I was walking slowly so as not to miss anything.
It’s that crazy April time of year when it’s sunshine one minute, raining the next, heat of the summer one week, wildly followed on by snow falls and hail the next, and the earth is growing fiercely in response, fast, subversive, throwing up plants in the hedgerows, and I didn’t want to miss a trick.
Still, I didn’t see it the first time.
It was only on the way back home that the pattern caught my eye, something of the purple, something of the arching, drooping flower, something of the graceful hint of flowering to come that made me bend down, hunker down, okay, lie down by the roadside, watch and notice.
(Don’t worry, it is a very quiet road, with almost no passers by to watch my antics. Cars are few and far between, and so I can hear them a long way off, and shuffle into the undergrowth if needs be.)
I looked and thought: oh! I know you! I have surely, somewhere, seen you before.
And even though there is still doubt mixed in and muttering (what do you know about plants, you don’t know the names of the flowers, who are you to talk of flower love) there is another, stronger voice that is saying yes, yes, yes, I remember you, you plant of drooping, arching purple, still so low down by the ground at this early point in the year that it’s only by lying down I can see you, but yes, I am sure, I know you.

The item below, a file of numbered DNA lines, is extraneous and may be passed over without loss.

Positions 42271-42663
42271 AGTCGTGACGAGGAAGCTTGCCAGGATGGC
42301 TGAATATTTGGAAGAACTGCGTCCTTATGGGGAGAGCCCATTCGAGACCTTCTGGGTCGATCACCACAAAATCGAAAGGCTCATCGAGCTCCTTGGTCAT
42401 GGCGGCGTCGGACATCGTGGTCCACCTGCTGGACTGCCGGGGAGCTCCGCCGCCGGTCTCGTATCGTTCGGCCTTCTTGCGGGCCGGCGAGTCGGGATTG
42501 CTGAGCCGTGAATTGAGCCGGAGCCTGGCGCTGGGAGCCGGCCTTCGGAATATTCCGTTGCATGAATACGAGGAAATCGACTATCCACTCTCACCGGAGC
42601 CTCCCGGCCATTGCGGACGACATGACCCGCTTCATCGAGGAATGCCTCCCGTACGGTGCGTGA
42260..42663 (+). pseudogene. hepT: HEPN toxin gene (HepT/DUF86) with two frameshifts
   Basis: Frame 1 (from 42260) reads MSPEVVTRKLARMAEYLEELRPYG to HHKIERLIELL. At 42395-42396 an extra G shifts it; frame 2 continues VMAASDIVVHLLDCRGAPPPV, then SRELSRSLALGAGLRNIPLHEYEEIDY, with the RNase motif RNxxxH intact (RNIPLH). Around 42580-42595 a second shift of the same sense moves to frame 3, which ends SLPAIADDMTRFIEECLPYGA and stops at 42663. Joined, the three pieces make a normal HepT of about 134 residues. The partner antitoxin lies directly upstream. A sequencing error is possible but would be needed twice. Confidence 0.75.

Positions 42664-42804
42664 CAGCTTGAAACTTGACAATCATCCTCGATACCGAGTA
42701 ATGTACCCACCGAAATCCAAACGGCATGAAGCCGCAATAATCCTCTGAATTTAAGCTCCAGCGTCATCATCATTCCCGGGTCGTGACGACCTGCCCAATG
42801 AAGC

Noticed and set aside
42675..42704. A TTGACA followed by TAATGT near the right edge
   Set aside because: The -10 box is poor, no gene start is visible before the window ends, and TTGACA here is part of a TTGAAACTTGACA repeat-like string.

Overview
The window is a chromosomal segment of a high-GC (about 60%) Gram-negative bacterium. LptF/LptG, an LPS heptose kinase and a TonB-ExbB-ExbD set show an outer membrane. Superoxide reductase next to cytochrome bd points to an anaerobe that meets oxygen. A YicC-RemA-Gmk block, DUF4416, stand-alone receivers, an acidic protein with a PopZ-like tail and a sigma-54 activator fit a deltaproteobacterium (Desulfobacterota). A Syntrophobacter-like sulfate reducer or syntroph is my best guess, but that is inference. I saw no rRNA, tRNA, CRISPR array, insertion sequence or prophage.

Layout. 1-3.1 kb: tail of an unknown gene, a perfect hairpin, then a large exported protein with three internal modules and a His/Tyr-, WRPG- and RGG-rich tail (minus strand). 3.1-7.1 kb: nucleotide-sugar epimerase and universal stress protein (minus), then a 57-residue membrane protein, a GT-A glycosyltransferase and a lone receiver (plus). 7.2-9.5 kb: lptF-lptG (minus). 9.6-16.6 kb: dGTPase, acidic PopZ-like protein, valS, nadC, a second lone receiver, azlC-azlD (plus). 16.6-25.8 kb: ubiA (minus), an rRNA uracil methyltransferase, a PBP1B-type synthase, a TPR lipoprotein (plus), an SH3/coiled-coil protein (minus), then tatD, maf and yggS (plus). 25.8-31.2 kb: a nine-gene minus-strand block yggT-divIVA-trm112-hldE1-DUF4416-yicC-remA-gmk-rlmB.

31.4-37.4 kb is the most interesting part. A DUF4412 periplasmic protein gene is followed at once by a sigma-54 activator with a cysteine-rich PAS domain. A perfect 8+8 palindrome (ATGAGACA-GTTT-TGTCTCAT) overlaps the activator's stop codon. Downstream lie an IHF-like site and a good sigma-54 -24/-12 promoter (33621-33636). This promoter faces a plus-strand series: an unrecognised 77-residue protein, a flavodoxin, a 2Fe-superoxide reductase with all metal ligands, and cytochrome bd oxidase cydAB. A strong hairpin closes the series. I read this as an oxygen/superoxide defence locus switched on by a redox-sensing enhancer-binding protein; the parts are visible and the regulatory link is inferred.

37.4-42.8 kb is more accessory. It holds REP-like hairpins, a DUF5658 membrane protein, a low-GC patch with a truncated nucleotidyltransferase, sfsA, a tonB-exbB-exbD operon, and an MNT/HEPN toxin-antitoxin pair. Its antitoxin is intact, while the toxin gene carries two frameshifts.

I have seen you before.
And my heart leaps in response to a different kind of gratitude and a different kind of seeing.
Not just the delight of that seeing for the first time, but the joy of seeing in the second year, of walking down these same quiet roads, these same paths by the river, these same shady places in the wood and remembering what came before, what emerged in April, May, June, a festival of flowers that ran throughout the year, and my delight is mixed with anticipation, of the festival that’s coming, and remembrance, at what has gone before.
It is a heady mix.
It is taken me a long time, and a lot of meandering and moving, to get to this point in my life when I can step out from the door and walk, just walk, when I can walk along by the hedgerows and start to know them, to recognise them, to see flowers and plants emerging and feel the delight at seeing an old friend, to feel the pleasure of seeing the wheel turning, slowly, inexorably, through the days of the second year.
Yes, it is a heady mix, and I am deeply grateful, and I will do all I can to keep sharing what I see, and hear, and feel, as I walk, and look, in the wonder of the second year.